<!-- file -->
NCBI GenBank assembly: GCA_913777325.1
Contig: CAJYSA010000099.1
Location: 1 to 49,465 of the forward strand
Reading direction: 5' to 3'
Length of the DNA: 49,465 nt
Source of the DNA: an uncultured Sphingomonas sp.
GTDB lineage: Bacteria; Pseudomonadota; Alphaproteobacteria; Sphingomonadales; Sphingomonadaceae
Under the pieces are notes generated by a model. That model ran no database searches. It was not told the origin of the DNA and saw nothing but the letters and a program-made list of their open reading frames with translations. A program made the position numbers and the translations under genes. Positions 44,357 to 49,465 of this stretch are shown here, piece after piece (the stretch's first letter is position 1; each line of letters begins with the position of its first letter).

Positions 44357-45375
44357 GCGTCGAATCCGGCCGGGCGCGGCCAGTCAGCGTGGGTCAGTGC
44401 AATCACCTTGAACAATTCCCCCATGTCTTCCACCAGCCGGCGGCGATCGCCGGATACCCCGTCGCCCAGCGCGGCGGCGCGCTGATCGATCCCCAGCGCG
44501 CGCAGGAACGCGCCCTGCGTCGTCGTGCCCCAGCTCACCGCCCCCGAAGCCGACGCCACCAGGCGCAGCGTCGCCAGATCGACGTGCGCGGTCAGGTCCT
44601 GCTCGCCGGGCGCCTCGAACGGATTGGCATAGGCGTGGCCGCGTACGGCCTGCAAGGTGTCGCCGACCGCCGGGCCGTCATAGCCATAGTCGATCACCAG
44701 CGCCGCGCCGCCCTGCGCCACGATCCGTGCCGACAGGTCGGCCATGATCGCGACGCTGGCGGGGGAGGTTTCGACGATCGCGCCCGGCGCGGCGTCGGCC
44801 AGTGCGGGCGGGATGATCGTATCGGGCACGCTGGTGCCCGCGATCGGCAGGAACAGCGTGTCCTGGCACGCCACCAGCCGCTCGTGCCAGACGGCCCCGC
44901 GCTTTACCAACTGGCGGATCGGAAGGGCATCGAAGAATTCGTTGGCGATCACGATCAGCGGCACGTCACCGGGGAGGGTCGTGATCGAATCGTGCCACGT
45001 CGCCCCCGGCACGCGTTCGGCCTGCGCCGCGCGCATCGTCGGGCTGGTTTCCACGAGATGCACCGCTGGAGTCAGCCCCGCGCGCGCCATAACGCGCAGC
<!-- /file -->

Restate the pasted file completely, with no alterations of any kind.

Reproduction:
NCBI GenBank assembly: GCA_913777325.1
Contig: CAJYSA010000099.1
Location: 1 to 49,465 of the forward strand
Reading direction: 5' to 3'
Length of the DNA: 49,465 nt
Source of the DNA: an uncultured Sphingomonas sp.
GTDB lineage: Bacteria; Pseudomonadota; Alphaproteobacteria; Sphingomonadales; Sphingomonadaceae
Under the pieces are notes generated by a model. That model ran no database searches. It was not told the origin of the DNA and saw nothing but the letters and a program-made list of their open reading frames with translations. A program made the position numbers and the translations under genes. Positions 44,357 to 49,465 of this stretch are shown here, piece after piece (the stretch's first letter is position 1; each line of letters begins with the position of its first letter).

Positions 44357-45375
44357 GCGTCGAATCCGGCCGGGCGCGGCCAGTCAGCGTGGGTCAGTGC
44401 AATCACCTTGAACAATTCCCCCATGTCTTCCACCAGCCGGCGGCGATCGCCGGATACCCCGTCGCCCAGCGCGGCGGCGCGCTGATCGATCCCCAGCGCG
44501 CGCAGGAACGCGCCCTGCGTCGTCGTGCCCCAGCTCACCGCCCCCGAAGCCGACGCCACCAGGCGCAGCGTCGCCAGATCGACGTGCGCGGTCAGGTCCT
44601 GCTCGCCGGGCGCCTCGAACGGATTGGCATAGGCGTGGCCGCGTACGGCCTGCAAGGTGTCGCCGACCGCCGGGCCGTCATAGCCATAGTCGATCACCAG
44701 CGCCGCGCCGCCCTGCGCCACGATCCGTGCCGACAGGTCGGCCATGATCGCGACGCTGGCGGGGGAGGTTTCGACGATCGCGCCCGGCGCGGCGTCGGCC
44801 AGTGCGGGCGGGATGATCGTATCGGGCACGCTGGTGCCCGCGATCGGCAGGAACAGCGTGTCCTGGCACGCCACCAGCCGCTCGTGCCAGACGGCCCCGC
44901 GCTTTACCAACTGGCGGATCGGAAGGGCATCGAAGAATTCGTTGGCGATCACGATCAGCGGCACGTCACCGGGGAGGGTCGTGATCGAATCGTGCCACGT
45001 CGCCCCCGGCACGCGTTCGGCCTGCGCCGCGCGCATCGTCGGGCTGGTTTCCACGAGATGCACCGCTGGAGTCAGCCCCGCGCGCGCCATAACGCGCAGC